But secondly and maybe most importantly in these days of COVID is the Liberal governments support of this candidacy. That wasn’t just moral support, a few letters of reference and a well-wishing handshake as Bill went out on the OECD campaign trail. No, no, no, this Liberal government didn’t just stop things there. According to media reporting from November 2020, 19 public servants at Global Affairs Canada (GAC) were working on a part-time basis to help his campaign out. That complement of staff included “public servants working in communications and media relations, policy advisers and analysts, diplomatic outreach and protocol officers, an assistant deputy minister responsible for strategic policy and a number of GAC staff who regularly liaise with the OECD”. Those officials also offered Morneau’s campaign “strategic policy advice, advocacy and support,” “communications advice and support,” and “coordination of diplomatic outreach.”

Folks, all that staff time doesn’t come for free and given everything that all departments in the Government of Canada have had to juggle while dealing with COVID-19, helping a resigned Finance Minister to run for the OECD could have reasonably been seen as not the best use of time. The same can be said for all other expenses paid for during this abandoned campaign, including the $6,265.76 in hospitality costs that CBC had report had been spent on the campaign as of November. Surely that number is higher, and the overall cost of this campaign will likely be far more when you include the cost of the staff assigned to this failed campaign.

In the end, that’s more government money flushed down the toilet that could have gone towards all kinds of needs during COVID times. That money could have bought PPE, could have bought vaccines, could have been used to support unemployed Canadians, or small businesses, or the provinces as they try to handle out of control COVID outbreaks in long term care homes. There is literally no lack for need right now when it comes to our fight against COVID and yet, in these perilous times, this Liberal government just blew that money on an OECD campaign that was doomed to fail from the start.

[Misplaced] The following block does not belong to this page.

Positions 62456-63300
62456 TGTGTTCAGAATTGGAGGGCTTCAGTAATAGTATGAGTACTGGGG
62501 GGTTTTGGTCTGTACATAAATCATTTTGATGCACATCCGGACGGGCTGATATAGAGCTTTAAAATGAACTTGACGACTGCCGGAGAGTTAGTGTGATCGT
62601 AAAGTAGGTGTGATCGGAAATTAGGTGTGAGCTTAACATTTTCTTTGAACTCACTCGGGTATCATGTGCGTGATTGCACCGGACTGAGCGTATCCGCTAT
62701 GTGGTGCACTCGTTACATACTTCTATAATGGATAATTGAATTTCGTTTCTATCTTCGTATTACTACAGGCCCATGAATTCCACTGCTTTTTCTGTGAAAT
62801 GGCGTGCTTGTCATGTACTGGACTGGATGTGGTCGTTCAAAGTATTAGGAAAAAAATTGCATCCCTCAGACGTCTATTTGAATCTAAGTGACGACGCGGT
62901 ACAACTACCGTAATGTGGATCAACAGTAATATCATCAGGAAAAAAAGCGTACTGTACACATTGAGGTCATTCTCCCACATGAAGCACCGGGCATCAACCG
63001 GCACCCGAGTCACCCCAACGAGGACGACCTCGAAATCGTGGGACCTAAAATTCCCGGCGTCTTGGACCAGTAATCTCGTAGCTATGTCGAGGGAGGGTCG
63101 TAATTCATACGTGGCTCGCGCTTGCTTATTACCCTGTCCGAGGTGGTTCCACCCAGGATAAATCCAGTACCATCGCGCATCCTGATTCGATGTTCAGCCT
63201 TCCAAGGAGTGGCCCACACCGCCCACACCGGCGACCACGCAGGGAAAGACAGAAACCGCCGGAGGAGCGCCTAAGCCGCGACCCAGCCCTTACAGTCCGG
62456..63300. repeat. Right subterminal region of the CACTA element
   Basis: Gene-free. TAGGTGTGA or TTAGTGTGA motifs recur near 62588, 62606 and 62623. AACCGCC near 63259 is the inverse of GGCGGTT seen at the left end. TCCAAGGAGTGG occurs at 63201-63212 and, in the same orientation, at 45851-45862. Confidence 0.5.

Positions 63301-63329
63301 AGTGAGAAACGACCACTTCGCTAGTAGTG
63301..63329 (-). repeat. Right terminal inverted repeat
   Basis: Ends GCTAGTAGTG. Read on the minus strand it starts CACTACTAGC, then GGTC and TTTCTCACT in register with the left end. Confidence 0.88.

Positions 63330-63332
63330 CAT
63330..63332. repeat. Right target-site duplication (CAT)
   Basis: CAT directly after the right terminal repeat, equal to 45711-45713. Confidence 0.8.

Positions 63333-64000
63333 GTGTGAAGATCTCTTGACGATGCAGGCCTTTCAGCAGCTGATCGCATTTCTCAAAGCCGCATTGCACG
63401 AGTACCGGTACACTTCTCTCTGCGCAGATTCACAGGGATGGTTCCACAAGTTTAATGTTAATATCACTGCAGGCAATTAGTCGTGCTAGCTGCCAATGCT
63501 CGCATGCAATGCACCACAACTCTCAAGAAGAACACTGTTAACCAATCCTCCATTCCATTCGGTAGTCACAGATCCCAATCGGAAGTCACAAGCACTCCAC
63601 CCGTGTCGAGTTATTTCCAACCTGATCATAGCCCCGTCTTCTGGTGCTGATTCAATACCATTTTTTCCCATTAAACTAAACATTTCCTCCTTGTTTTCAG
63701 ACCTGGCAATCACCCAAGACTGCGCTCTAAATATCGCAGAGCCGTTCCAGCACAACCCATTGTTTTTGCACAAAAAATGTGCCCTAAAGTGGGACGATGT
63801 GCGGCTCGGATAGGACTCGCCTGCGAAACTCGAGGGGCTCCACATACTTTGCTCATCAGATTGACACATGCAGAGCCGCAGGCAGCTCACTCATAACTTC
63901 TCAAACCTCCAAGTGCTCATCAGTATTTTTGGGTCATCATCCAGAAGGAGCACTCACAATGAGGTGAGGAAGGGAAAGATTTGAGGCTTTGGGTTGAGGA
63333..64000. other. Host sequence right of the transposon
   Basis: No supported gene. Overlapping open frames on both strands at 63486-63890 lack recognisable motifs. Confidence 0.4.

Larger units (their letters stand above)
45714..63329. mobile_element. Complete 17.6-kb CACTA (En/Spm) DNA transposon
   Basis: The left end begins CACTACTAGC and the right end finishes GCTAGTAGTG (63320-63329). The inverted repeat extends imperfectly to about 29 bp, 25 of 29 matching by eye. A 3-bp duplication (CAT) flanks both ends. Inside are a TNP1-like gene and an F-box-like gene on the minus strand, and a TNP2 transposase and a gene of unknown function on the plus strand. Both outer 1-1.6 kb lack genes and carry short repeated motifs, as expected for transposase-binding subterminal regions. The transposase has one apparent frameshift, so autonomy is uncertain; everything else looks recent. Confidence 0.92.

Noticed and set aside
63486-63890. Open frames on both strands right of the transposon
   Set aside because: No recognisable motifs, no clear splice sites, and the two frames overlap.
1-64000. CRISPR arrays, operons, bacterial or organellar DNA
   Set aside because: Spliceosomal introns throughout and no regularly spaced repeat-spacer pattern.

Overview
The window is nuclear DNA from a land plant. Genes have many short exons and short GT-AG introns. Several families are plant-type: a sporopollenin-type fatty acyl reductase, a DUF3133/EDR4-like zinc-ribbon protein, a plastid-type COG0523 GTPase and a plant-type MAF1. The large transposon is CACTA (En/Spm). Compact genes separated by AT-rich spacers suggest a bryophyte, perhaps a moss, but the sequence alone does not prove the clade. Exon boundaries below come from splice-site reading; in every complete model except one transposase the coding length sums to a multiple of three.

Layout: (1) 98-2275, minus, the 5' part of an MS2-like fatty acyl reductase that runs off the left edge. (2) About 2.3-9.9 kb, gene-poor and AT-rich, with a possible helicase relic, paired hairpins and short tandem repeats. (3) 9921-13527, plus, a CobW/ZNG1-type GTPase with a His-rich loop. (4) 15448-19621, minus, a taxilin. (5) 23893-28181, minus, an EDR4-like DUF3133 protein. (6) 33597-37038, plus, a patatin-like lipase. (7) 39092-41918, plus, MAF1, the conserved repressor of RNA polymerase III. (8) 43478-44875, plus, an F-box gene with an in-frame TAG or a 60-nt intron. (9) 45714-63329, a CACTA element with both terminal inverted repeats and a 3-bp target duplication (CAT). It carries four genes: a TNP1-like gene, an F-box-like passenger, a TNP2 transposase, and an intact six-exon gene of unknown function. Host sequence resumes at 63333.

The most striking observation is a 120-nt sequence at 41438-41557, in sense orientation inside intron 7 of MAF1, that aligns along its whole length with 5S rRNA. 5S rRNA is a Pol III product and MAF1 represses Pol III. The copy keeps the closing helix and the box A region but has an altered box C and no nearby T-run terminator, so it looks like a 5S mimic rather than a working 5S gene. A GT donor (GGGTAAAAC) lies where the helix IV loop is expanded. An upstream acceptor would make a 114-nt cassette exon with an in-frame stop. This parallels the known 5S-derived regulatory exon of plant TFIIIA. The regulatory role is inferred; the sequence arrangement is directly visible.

And for what? To try to give Bill Morneau a quicker out after the Prime Minister threw him under the bus in the WE Scandal? This candidacy was never about having a qualified Canadian lead the OECD, but was always about trying to give Bill Morneau a “plausible” place to exit the political stage, despite the fact that it was clear this candidacy was never plausible in these circumstances. While I hope that opposition parties don’t dwell on this news today, I do hope that they don’t let it pass without comment either. Canadians deserve to know how much money our government wasted on this damaged lifeboat of an OECD campaign, and we need to have a full accounting for what this fiasco has cost us. This all needs to be added to the record of the entire WE Scandal and part of its history. This government needs to be held to account for this because even though we are dealing with a global pandemic and economic crisis, there is no excuse for being any less accountable to we Canadians. As I’ve said from the start of this, we don’t expect perfection right now, but we do expect competence. The competent thing to do here is to fully account for every penny spent on this candidacy, so Canadians can take that information and make their own judgements on what should be done at the ballot box, whenever that next chance comes.